VBACSVaginal Birth After Cesarean Section
References in periodicals archive ?
For obstetrics, malpractice liability is believed to have partly contributed to the increase in Cesarean deliveries and decrease in VBACs. We view a shift from vaginal to Cesarean birth as possible evidence of defensive medicine, but with hospital discharge data, it is difficult to observe concurrent changes in maternal/infant outcomes.
Based on studies of a trial of labor after cesarean, conducted after the 1960s, the rate of VBACs increased.
the VBAC rupture rate may seem quite low but it's damn high if you're the one." And later in the same article: "I think VBAC is dead."
The increase reflects an 8% hike in primary cesareans and a 13% decrease in vaginal birth after cesarean (VBAC) since 2002, according to preliminary birth data for 2004, which were released by the National Center for Health Statistics.
The C-section rate dropped until the mid to late1990s, when doctors began studying data of a relatively small number of catastrophic deliveries involving women attempting VBACs. The tide changed after a massive lawsuit at USC Medical Center in Los Angeles, where there had been maternal and baby deaths, and children who suffered neurological damage, Frigoletto said.
The relative safety of vaginal birth after cesarean (VBAC) has been documented in several large-scale studies in the past 15 years, and was affirmed in 2010 through a National Institutes of Health consensus development conference and a practice bulletin from the American College of Obstetricians and Gynecologists.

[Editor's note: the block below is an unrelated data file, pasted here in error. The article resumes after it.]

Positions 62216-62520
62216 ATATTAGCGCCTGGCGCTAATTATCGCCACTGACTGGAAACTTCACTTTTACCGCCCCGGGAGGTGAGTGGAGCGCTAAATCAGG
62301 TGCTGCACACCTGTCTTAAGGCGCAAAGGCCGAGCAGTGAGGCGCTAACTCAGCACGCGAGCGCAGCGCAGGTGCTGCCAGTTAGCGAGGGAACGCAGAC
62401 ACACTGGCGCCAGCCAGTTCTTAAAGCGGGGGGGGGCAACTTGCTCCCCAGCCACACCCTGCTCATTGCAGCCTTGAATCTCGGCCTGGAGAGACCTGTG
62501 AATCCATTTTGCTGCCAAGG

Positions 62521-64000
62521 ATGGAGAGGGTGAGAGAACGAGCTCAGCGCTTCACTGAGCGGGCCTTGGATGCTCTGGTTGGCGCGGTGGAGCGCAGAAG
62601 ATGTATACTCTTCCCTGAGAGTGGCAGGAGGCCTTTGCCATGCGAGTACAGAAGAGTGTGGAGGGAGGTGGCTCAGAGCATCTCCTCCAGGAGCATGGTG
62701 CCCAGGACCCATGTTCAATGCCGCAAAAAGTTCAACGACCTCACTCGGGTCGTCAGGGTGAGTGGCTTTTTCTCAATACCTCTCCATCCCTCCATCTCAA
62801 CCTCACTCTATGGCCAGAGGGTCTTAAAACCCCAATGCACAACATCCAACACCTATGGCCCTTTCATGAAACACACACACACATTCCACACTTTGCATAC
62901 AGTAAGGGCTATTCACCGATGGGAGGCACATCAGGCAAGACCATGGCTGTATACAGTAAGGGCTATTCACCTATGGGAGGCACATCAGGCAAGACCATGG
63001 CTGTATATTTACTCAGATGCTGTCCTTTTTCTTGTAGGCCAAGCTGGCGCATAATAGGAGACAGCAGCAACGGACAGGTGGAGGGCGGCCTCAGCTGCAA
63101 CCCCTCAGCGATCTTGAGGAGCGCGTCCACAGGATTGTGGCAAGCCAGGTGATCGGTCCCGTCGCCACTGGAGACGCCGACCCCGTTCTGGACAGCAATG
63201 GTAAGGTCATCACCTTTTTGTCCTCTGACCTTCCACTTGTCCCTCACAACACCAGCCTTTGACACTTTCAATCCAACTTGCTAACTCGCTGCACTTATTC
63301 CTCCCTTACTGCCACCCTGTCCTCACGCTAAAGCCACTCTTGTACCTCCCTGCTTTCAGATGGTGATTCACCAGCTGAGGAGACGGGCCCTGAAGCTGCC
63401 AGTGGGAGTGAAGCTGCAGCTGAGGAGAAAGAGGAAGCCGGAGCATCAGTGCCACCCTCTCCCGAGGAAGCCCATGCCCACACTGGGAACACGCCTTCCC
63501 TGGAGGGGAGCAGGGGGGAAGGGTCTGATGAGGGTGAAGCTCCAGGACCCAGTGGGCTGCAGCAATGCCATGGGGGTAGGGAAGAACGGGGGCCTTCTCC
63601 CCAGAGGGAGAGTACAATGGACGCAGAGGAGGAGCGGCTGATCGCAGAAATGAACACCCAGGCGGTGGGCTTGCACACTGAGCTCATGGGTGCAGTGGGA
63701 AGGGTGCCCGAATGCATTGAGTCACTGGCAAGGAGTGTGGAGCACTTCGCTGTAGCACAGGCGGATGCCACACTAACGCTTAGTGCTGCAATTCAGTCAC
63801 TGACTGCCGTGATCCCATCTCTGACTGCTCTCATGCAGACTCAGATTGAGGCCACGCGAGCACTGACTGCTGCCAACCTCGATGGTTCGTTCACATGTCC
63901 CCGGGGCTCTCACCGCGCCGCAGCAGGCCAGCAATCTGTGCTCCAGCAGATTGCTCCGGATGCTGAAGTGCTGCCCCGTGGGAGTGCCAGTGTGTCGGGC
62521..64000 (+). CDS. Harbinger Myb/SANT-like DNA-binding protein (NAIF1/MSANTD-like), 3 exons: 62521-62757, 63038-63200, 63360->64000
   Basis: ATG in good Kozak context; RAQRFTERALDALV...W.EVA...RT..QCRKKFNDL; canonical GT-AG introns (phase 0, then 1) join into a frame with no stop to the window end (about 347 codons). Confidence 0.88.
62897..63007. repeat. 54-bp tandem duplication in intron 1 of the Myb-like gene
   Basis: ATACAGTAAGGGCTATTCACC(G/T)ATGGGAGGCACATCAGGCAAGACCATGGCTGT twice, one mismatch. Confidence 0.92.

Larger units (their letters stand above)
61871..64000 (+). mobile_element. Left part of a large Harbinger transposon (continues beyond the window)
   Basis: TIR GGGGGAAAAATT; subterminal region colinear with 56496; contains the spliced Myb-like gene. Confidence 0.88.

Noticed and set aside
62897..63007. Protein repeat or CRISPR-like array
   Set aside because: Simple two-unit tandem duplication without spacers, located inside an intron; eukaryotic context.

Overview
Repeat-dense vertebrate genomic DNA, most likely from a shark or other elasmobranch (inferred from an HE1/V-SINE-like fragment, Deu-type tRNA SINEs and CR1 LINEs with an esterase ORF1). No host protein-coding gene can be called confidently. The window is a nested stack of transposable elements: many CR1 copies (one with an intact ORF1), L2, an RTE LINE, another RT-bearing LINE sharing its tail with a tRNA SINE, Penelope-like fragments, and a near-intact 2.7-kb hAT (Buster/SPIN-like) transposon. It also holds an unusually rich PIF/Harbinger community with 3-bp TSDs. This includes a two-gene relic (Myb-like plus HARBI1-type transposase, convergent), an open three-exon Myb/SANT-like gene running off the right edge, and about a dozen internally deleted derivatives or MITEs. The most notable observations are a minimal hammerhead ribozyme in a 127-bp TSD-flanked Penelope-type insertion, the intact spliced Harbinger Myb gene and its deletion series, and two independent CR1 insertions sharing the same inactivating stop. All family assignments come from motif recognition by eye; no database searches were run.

"Attempted VBACs in both time periods had higher death rates than repeat cesareans," Ms.
A key strategy to reduce the repeat cesarean birth rate is to promote vaginal birth after cesarean (VBAC) as an alternative to ERCD.
Most hospitals have a financial incentive to encourage C-sections, while most HMOs have financial incentives to encourage VBACs. It is perhaps surprising, therefore, to see the relative similarity in how medical directors from each camp view and respond to this issue.
VBACs experienced a sharp decline as rates fell again in 2004--they dropped 13 percent from 2003 to a 2004 VBAC rate of only 9.2 percent.